There is a lot of work today related to support for nuclear energy facilities. This is important work, but essentially, it is routine business, and we, as a research organisation, are interested in new fields, new activities. As far as these innovations go, let me note first of all that nuclear energy is working now on a completely new principle based on direct conversion [of nuclear energy into electricity]. This opens up new possibilities for naval development, and it also offers the chance to create new autonomous nuclear-powered devices to provide energy supplies for advancing offshore work and, given our country’s vast territory, provide new possibilities for local energy supply.
This technology has already been designed and tested. The base was put in place several decades ago and we have put it all through experimental operation and produced completely stable and steady results. Other important projects underway include development of a floating nuclear power plant. This was a vision we had that we worked on at the purely research level for many years, but today it is taking on real form.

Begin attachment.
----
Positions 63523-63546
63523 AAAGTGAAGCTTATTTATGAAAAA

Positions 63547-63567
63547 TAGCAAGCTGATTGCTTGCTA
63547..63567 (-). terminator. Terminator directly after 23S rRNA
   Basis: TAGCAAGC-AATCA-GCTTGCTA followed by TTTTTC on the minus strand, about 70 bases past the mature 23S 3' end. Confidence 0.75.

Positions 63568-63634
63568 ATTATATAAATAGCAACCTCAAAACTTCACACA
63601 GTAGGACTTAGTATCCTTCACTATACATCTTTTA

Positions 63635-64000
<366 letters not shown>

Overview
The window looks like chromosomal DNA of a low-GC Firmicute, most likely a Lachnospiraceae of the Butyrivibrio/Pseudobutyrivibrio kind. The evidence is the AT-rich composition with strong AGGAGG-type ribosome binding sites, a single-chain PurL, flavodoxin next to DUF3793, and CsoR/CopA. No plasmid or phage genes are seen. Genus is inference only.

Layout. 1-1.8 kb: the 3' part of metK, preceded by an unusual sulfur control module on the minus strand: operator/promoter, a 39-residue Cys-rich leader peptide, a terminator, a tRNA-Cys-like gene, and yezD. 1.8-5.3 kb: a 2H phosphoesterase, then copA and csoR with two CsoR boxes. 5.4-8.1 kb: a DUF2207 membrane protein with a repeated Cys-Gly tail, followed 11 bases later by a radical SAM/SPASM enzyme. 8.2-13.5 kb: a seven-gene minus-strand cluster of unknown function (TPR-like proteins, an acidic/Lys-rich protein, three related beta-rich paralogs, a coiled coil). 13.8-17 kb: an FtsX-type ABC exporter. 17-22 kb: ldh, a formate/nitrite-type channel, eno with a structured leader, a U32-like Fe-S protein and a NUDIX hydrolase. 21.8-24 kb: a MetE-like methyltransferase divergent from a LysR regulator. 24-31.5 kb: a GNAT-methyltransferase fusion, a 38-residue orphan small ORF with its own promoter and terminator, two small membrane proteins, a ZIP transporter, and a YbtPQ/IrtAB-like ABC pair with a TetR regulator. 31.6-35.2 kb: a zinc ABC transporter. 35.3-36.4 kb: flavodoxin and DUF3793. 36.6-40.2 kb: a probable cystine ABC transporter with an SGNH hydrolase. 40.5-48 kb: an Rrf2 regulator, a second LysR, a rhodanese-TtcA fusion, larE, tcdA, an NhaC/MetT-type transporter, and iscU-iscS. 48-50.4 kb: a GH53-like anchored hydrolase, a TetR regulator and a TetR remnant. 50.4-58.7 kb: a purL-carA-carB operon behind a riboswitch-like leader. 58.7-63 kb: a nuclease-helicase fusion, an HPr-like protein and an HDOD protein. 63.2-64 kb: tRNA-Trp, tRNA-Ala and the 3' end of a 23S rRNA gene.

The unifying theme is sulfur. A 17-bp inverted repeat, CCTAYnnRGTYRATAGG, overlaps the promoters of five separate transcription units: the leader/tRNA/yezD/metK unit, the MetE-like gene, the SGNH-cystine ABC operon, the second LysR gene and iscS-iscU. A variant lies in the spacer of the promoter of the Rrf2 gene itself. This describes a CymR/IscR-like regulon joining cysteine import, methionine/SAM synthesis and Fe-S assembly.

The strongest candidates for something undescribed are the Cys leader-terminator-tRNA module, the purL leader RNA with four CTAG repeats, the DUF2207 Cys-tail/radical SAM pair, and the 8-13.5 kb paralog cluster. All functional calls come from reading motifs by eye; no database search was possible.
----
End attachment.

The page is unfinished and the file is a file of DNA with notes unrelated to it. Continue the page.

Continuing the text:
I could say a lot more about nuclear energy activities, but let me end here and move on to thermonuclear fusion. This is promising future energy technology based not on splitting the nucleus, but on fusion of light nuclei. It was the Kurchatov Institute that first proposed the idea of thermonuclear fusion using a tokamak.